One of the people in the public area was a wolf dog owner with whom I consulted with sometime back. As we were departing, she expressed her surprise that I didn’t insert myself into an interaction with the man or the animal.

This got me to thinking about it. Why would she assume I would get involved?

She did know that I frown on any wild animal pets or those bred with a domestic animal–perhaps that triggered the comment.

As a professional, I tend to reserve my expertise for my clients and select public education efforts.

Some people get involved in matters such as these.

So, I wonder what you think about the choices this pet owner made in bringing his animal to the public area where the creature was clearly stressed.

How would you have acted if you were sitting nearby? Would you have noticed the animal’s distress? Would you have engaged the owner or have tried to interact with the dog?

Leave your comments below or, if they are closed, take a moment over to my Facebook community.

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  1. Janet Henderson says

    Now this is just me: First I would have let the dog smell my hand to make friends with him then if I could I would pet him until his owner came back out. The third thing I would do is ask the owner what breed he was?(like I didn’t know) And when he would tell me I would just casually tell him about pack animals and there need to be excepted by a pack. Then I would tell him about the relationship I have with mine. I would also tell him how dangerous it is for the animal to have a pinch collar a harness is the best.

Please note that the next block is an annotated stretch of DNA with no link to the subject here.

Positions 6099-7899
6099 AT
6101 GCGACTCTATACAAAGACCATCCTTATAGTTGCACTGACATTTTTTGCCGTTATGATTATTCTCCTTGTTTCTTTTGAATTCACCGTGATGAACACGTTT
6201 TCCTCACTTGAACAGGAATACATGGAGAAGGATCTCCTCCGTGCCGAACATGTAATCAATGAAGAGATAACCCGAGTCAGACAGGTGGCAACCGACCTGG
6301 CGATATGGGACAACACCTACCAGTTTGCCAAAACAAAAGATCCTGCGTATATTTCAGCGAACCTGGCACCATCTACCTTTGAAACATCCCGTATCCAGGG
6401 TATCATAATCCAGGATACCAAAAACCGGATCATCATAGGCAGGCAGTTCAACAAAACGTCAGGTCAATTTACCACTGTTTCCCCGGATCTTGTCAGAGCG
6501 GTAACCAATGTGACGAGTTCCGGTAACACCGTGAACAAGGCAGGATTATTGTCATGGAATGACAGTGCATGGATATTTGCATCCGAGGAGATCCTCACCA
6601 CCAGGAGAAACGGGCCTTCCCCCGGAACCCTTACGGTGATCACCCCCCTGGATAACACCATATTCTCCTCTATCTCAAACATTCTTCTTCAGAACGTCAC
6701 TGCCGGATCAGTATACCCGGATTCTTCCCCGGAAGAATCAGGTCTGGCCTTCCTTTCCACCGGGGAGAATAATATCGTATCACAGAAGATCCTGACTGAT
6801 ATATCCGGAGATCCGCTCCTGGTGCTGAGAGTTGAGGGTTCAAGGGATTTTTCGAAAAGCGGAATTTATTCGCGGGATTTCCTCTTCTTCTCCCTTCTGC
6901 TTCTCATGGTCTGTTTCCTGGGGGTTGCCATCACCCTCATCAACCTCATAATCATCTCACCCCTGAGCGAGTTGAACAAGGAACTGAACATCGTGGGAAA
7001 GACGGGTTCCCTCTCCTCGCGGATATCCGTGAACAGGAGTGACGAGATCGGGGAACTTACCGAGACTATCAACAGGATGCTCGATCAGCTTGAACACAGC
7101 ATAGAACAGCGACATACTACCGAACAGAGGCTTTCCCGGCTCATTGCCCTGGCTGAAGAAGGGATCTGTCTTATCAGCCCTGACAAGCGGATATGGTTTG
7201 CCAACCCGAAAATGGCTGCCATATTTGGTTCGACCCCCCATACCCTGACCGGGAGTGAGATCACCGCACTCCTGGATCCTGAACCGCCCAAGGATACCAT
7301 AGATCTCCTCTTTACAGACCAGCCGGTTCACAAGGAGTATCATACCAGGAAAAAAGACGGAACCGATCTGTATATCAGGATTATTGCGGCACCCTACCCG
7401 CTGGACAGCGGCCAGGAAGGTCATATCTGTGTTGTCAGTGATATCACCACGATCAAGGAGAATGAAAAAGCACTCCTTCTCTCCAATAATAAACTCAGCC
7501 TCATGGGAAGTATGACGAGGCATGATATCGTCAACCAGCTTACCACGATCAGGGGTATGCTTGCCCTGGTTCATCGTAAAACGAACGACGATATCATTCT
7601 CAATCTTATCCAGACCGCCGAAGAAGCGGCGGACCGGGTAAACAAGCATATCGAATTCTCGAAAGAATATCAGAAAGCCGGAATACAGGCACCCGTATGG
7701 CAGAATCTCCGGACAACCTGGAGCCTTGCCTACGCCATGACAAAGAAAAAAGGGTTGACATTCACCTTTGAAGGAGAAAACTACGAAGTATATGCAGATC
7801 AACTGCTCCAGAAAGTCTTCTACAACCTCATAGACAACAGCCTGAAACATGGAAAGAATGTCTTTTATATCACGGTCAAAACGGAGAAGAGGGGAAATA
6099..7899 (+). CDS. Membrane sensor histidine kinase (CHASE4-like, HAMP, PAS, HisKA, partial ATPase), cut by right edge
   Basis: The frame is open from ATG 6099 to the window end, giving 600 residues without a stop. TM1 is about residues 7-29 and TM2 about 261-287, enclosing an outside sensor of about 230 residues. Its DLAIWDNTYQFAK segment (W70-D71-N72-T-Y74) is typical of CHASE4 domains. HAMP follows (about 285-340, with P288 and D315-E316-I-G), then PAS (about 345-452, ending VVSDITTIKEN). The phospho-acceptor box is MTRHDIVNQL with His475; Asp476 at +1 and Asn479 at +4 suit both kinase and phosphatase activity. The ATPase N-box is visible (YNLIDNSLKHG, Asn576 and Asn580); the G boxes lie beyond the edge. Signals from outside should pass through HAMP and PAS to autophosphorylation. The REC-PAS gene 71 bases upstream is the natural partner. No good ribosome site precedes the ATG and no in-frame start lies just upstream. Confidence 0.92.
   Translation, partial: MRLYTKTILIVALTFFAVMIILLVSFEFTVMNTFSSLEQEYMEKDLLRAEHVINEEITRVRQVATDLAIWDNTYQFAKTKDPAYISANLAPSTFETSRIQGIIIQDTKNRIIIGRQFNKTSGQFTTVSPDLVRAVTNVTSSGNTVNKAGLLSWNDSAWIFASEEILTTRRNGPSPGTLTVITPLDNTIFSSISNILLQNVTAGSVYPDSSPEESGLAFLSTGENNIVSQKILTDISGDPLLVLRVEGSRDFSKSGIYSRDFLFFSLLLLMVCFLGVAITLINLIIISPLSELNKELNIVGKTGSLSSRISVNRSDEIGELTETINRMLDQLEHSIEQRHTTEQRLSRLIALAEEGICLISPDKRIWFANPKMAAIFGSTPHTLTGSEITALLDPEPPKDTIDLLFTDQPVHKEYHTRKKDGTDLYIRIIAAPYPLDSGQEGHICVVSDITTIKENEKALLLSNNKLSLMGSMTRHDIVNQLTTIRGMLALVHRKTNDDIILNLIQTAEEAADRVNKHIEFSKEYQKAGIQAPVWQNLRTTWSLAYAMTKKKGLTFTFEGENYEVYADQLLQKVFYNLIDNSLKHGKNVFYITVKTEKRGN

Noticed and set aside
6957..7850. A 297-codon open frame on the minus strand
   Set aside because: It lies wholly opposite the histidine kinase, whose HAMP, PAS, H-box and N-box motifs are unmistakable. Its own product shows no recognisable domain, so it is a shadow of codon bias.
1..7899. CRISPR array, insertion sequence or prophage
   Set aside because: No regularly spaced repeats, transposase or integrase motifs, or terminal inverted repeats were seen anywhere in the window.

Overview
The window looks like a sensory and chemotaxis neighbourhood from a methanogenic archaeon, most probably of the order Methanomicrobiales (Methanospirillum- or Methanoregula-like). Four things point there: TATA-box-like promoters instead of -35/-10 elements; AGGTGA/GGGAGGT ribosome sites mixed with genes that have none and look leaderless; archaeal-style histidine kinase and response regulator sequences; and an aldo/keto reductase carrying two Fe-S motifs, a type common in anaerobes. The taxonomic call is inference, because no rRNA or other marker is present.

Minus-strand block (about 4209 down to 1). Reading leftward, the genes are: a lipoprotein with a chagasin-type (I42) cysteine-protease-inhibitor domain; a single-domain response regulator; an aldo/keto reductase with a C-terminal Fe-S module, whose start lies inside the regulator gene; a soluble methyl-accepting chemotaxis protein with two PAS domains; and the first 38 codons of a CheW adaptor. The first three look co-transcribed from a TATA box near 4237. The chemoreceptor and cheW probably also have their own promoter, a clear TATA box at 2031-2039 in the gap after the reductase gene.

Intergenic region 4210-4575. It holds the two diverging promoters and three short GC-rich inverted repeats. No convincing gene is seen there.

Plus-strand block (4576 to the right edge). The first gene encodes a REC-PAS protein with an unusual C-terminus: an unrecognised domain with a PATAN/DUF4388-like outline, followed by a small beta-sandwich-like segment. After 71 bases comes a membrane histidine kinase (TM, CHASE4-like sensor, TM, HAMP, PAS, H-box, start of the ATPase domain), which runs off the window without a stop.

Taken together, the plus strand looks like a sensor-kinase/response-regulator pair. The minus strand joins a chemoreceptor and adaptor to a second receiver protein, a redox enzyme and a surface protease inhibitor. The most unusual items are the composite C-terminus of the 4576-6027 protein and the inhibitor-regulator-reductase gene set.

I know from having Malamutes, Huskies and hybreeds they are some of the sweetest and smartest animals you can have but you have to have a large enough area to roam around. We have 15 acres in the woods. So they still can have their wild instincts and I am apart of their pack. For people that want one of these animals for status have no feelings for the animal, and should not have an animal. I am such an animal lover (matter of fact I rather be with the animals over humans any day.) I would have been nice to the man at first and when he showed no interest in the dog I would tell him to give him to me where he can be happy for the rest of his life.

  2. Hi Janet, thanks for taking some time to share your thoughts about this situation. You obviously spent some time responding and I appreciate it but let me clarify a few things.

    Letting an animal smell your hand isn’t a good approach and I’m not sure where that trend came from. It is best to let the animal approach you and sniff. Both these options did not exist because this animal was too fearful and wanted nothing to do with any humans. He did accept me and got close but I didn’t make any overtures and he had no interest in any connections.

    The dog owner was telling everyone his dog was a wolf. This was unlikely, based on this belief, he was also unlikely to be open to any education about it. Ie., permit requirements, etc. What would compel you to try to educate this person?

    As far as the pack idea, dogs are social animals but a pack reference for domesticated dogs as it relates to dominance can be misleading and confusing.

    I am going to write a bit more about this but can read more about this from: